At this point, it was fourteen weeks out from principal photography and it was becoming clear that I was spending many hours of the day working on telephone calls or meetings. I needed to start splitting the workload if we were to achieve this monumental task and be ready to shoot. To provide support and creative input, I needed my longtime key 1st assistant sound (UK term for boom operator) to start work. Arthur Fenn has worked on every single one of my fifty-eight movies. We have a collaborative approach and I consider Arthur to be one of the best boom op’s in the world. The industry has changed over the last fifteen years with large, multi-camera VFX movies becoming the norm. Arthur has, in turn, become a radio mic expert. His skill is collaborating with the actors. He has an engaging personality, an easy rapport, and a fearlessness that quickly means he is considered in much the same way a personal costumier would be with the cast. He also collaborates very closely with the Costume Department from the beginning and creates a strong working relationship with that team. I approached production and explained that it was time for both myself and Arthur to be hired full time, fourteen weeks out. That would be the requirement if they wanted us to be ready on time. They agreed and I sat down and brainstormed with Arthur regarding how we could attach the mics to the cast’s foreheads.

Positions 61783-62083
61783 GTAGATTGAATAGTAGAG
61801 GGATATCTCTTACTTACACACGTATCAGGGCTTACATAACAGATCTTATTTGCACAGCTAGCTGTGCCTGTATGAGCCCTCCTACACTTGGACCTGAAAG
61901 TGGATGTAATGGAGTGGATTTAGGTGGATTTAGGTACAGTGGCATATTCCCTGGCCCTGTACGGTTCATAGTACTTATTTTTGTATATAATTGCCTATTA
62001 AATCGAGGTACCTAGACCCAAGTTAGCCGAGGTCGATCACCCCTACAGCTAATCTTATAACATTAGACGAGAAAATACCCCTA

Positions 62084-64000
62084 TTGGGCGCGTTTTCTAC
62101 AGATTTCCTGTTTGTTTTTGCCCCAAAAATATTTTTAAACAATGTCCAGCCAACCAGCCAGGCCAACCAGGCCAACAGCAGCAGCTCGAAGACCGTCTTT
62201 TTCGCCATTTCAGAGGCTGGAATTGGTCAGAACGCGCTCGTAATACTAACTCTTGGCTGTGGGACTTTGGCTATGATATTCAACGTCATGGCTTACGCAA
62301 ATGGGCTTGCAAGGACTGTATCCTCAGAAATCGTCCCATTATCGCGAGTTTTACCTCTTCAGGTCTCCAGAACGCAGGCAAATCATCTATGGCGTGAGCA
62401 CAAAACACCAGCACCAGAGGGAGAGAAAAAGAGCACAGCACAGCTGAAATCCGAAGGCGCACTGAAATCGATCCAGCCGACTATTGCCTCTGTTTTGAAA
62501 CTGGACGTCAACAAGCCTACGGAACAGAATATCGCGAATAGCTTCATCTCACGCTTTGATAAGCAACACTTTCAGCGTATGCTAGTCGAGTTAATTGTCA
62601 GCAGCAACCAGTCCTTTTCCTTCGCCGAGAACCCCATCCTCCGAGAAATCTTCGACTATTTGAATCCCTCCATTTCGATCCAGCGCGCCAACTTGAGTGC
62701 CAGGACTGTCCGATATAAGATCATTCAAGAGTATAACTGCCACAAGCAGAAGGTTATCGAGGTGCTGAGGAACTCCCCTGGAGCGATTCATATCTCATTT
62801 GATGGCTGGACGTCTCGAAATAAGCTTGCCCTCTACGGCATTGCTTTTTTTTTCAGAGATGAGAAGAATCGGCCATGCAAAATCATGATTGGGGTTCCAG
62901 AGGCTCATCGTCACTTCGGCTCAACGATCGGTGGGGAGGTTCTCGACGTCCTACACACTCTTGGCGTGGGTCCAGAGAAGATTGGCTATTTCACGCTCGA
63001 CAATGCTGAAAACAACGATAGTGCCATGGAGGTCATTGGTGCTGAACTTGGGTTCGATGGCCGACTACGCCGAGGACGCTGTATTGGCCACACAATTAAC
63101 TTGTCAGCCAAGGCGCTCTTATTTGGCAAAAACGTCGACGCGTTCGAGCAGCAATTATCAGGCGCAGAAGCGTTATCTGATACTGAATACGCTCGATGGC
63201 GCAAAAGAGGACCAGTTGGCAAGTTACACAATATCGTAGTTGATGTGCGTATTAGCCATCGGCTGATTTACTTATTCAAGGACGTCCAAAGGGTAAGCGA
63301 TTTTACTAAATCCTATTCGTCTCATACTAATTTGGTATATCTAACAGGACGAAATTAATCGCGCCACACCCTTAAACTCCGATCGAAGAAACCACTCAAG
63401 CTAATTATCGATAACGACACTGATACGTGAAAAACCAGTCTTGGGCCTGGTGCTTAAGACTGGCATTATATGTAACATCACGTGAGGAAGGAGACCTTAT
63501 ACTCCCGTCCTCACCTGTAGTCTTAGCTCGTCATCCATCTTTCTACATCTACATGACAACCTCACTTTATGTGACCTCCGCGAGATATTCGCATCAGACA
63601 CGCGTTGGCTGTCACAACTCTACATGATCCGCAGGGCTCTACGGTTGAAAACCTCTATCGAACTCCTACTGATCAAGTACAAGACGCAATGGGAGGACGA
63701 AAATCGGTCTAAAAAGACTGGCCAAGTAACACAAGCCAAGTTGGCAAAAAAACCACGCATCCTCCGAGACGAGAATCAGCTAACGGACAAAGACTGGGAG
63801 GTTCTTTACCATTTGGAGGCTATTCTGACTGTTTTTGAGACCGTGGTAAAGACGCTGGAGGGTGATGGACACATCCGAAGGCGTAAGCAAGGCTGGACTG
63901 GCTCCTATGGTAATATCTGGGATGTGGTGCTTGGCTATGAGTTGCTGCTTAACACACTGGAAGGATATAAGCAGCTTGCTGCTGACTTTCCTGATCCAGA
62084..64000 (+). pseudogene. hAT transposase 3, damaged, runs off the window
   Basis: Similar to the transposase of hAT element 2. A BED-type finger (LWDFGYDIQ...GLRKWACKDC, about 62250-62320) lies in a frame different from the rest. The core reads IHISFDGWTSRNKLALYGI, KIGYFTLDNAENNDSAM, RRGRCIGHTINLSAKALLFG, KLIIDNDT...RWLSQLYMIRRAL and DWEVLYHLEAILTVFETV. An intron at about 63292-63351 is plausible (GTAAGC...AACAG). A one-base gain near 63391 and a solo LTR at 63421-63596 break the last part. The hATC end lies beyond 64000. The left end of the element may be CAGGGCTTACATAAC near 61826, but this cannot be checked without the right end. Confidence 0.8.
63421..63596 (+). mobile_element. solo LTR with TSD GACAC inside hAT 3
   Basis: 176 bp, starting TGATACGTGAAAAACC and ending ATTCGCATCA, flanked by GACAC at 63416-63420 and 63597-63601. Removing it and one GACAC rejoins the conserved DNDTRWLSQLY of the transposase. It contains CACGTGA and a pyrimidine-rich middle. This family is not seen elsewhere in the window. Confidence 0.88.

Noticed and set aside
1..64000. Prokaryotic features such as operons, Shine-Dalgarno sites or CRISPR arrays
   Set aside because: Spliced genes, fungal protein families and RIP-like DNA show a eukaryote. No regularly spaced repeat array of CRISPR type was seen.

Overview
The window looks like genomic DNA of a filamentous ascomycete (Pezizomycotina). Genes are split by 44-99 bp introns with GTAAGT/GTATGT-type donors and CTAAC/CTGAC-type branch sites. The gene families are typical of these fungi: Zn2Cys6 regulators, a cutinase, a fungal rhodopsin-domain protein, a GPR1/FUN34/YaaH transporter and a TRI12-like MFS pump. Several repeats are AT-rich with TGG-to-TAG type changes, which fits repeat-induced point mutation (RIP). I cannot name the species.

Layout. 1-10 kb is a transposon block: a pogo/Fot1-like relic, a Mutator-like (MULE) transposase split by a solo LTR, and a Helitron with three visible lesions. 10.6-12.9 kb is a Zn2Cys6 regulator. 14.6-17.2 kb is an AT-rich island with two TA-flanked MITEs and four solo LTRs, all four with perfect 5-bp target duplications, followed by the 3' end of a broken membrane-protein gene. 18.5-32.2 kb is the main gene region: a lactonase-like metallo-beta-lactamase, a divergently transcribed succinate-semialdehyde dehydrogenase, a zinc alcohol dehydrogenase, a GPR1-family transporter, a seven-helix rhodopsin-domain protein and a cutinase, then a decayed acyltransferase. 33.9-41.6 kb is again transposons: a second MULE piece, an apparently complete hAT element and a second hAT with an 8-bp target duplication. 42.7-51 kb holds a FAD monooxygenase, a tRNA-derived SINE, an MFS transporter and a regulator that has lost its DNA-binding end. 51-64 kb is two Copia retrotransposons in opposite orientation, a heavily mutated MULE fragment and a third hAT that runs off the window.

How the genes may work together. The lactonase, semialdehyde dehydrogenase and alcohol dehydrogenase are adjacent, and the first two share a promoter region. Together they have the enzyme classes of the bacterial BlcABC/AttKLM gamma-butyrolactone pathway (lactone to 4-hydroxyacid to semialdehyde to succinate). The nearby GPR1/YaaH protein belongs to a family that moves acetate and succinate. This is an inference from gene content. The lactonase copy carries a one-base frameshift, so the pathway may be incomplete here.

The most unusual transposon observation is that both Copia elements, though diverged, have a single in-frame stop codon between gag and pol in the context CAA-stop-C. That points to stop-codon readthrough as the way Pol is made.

Arthur strongly advised against trying to stick the mics on their foreheads for the reasons mentioned previously. When told about the IEM’s the cast would be using, he expressed his concern about the practicalities of so many cables being unattached and pulling on the mics and IEM’s during explosive choreography, so we came up with a plan. It was born out of the knowledge that some puppeteers have used tennis players’ ‘sweat bands,’ so we started discussing that strategy and that led to ‘lav straps’ which are a relatively new product that actors wear around their chests. Arthur said, “What we need is a lav strap for the head which keeps the cables tidy, can be washed overnight if necessary, and can also double as a sweat band which could be helpful to the performers.” This is where our strong relationship with Simon Bysshe of URSA straps came in. We have known Simon since he was a young trainee who did a film with us, and when his company URSA was in its embryonic stages during Guardians of the Galaxy, Arthur and myself did a lot of work with him on product development. We also tested his prototype straps on set. I sent Arthur off to meet Simon and together, they came up with a design for the bespoke Cats mic and IEM head strap system.